To address the question whether the regulation of these promoters by leptin was a specific feature of insulinoma cells, we took advantage of a LEPRb-expressing PC-12 pheochromocytoma cell line that was established in a previous study . In this cell line, the effect of leptin on target gene promoters was found to be enhanced by simultaneous treatment with forskolin. Forskolin is a nonspecific activator of adenylate cyclases and enhances intracellular levels of cAMP. Similar to the results obtained in HIT-T15 cells transfected with wild type LEPRb, leptin induced both the Tac1 and the Lcn2 promoter in the PC-12 cell line (Figure 7). The weaker effect of leptin as compared to the HIT-T15 cells is likely due to the fact that the PC-12 cells were not kept serum-free during treatment with leptin and/or forskolin, in order to avoid differentiation of the cells. Treatment with forskolin further enhanced the effect of leptin on both promoters, as previously observed for other leptin-regulated promoters in this cell line (proopiomelanocortin, neuropeptide Y and PAP ).
Leptin increases caspase-like proteolytic activity in RINm5F cells
To assess a possible cytotoxic effect of leptin on insulin-producing cells, we determined the effect of leptin treatment on the enzymatic activity of caspase 3 (and caspase 3-like proteases) as a key player in apoptosis induction. Exposure of RINm5F-LEPRb cells to leptin led to caspase 3 activation in a dose-dependent manner (Figure 8). Co-administration of leptin with IL-1β revealed an additive effect of the cytokines. Leptin did not alter caspase activity in untransfected RINm5F cells (data not shown), indicating that the effect depended on the presence of LEPRb. As a positive control, the cells were also exposed to a mix of IL-1β and IFNγ which is known to be proapoptotic for RINm5F cells . In this direct comparison, the combination of IL-1β (50 u/ml) and IFNγ (50 ng/ml) resulted in a stronger induction of caspase activity than IL-1β (50 u/ml) plus leptin (100 ng/ml).
To gain insight into the gene regulatory effects of leptin that may contribute to its action on body weight regulation, screens for the identification of leptin-regulated genes have previously been performed in neuronal cell lines overexpressing LEPRb [28, 29]. Here we have used the insulin-producing cell line RINm5F as a model system to characterise the transcriptional effects of leptin in pancreatic β-cells, one of the peripheral target cells of leptin. A striking result of this screen is that leptin induces the expression of several genes related to inflammatory conditions, including genes encoding acute phase response proteins (tPA, fibrinogen-β, lipocalin-2, PAP1), preprotachykinin and MnSOD. Moreover, some of these leptin-induced transcripts were also induced by IL-1β, which is considered to be the most cytotoxic cytokine for β-cells [30, 31]. These results reflect the molecular nature of leptin as a cytokine and are consistent with the hypothesis that high levels of leptin may play a role in the low-grade inflammatory state associated with obesity .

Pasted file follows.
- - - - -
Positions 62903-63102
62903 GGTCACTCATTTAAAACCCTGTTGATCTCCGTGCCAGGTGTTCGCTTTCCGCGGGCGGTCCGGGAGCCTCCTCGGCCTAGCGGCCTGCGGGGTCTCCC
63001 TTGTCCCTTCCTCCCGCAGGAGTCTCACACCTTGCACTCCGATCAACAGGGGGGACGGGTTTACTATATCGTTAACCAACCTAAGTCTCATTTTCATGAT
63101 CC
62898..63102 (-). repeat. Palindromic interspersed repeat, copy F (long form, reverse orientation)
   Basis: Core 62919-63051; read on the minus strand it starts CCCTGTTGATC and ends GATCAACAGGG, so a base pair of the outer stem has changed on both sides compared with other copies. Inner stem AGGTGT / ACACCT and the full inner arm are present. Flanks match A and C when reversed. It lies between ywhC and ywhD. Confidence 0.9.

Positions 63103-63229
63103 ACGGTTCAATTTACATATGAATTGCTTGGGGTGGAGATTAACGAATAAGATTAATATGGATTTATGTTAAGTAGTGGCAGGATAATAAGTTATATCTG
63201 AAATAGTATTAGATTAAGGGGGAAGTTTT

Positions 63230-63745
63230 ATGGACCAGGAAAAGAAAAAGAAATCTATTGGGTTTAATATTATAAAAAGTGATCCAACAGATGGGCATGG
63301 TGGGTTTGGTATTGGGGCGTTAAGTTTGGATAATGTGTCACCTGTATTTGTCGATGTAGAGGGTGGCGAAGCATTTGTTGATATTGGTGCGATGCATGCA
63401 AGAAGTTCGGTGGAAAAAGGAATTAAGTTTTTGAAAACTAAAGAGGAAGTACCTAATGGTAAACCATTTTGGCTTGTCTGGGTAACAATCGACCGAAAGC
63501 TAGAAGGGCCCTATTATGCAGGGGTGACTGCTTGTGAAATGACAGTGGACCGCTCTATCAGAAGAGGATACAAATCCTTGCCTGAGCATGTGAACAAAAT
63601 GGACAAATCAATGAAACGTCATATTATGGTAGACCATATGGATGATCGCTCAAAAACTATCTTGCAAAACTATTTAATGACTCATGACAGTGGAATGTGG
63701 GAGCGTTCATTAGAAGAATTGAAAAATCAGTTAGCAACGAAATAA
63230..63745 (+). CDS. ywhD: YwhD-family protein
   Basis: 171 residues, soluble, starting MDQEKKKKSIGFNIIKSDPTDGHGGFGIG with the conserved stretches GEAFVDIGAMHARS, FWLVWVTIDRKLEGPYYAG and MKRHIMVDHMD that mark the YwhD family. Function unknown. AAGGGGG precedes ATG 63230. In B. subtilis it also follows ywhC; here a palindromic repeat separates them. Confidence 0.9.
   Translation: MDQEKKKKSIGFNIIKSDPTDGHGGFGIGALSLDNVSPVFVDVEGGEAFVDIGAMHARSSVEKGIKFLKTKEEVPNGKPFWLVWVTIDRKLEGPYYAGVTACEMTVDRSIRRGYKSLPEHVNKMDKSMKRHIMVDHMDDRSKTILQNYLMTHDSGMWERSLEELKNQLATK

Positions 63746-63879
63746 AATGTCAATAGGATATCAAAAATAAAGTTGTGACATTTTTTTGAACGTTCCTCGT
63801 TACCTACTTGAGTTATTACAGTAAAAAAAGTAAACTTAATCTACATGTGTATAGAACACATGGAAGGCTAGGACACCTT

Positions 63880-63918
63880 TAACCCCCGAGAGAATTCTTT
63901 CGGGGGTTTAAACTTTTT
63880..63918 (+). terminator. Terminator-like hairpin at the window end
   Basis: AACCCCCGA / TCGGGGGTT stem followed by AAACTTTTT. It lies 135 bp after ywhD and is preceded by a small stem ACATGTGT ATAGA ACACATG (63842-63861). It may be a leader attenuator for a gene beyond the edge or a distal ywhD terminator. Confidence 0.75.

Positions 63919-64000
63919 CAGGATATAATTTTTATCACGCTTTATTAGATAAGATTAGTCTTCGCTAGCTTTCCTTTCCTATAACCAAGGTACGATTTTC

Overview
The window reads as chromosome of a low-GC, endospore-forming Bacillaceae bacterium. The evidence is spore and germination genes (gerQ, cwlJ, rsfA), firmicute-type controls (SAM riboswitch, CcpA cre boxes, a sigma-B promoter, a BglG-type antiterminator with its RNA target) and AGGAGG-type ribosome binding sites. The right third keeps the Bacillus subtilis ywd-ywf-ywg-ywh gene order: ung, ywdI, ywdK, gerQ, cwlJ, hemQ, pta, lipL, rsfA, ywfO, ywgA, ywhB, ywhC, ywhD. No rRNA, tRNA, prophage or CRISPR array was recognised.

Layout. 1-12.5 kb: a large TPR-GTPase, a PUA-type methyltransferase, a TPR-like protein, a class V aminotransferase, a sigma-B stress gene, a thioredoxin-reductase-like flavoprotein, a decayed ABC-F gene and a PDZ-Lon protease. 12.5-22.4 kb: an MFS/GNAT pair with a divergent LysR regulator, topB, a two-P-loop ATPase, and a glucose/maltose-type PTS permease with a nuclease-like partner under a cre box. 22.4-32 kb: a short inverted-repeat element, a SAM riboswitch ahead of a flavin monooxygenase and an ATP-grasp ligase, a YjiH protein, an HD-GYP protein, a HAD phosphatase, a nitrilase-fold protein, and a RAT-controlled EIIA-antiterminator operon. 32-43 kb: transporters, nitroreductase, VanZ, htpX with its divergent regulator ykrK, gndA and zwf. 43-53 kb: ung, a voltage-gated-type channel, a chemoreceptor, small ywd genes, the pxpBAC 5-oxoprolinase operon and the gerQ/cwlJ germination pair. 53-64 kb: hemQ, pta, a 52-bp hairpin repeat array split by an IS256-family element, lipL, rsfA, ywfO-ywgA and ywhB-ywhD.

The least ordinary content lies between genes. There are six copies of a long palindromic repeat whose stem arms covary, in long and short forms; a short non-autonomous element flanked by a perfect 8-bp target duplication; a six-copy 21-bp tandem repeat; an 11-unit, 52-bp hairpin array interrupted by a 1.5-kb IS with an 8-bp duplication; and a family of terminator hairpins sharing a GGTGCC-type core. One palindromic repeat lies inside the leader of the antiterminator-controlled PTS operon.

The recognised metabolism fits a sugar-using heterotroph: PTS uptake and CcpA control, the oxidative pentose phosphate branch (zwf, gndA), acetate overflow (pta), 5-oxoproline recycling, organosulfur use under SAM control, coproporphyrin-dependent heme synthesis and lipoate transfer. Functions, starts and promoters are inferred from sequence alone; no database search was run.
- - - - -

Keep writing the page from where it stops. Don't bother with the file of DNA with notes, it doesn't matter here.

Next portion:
What might be the role of these inflammation-related proteins in pancreatic islets? Of the genes listed in table 1, only Sod2 (encoding MnSOD) has been functionally studied in insulin-producing cells. Sod2 is strongly induced in many cells, including RINm5F, by IL-1β via binding of NFκB to specific promoter elements . Oxygen free radicals are generated in cytokine-stimulated β-cells, and overexpression of MnSOD, which inactivates mitochondrially derived oxygen free radicals, can prevent cytokine-induced apoptosis of β-cells [34–36]. Thus, upregulation of MnSOD by leptin is likely to have a protective effect on β-cells.
The role of the secreted acute phase proteins in β-cell inflammation has not yet been directly addressed. The product of the Pap gene (also known as PAP1 or Reg-2 in rat or Reg3β in mouse) has been designated "pancreatitis-associated protein" (PAP) because of its increased expression in rat pancreatic acinar cells in acute pancreatitis . PAP1 belongs to a family of small secretory proteins that are related to REG1. The gene name Reg1 refers to reg enerating pancreatic islets following partial pancreatectomy, where transcripts of Reg1 are significantly induced . The REG1 protein is thought to act on pancreatic β-cells as an autocrine and/or paracrine factor and has been demonstrated to induce proliferation of β-cells and thereby to ameliorate the diabetes of 90% depancreatised rats and mice . It is not known whether other members of the REG family share this ability, but PAP1 has been shown to act as an auto/paracrine neurotrophic factor on motoneurons . Furthermore, PAP1 has anti-inflammatory effects in pancreatitis and inflammatory bowel disease , suggesting that it may also protect β-cells in islet inflammation. Interestingly, the PAP gene was found to be overexpressed in islets from a patient with recent-onset type 1 diabetes , indicating that its upregulation in islet inflammation is not restricted to rodents.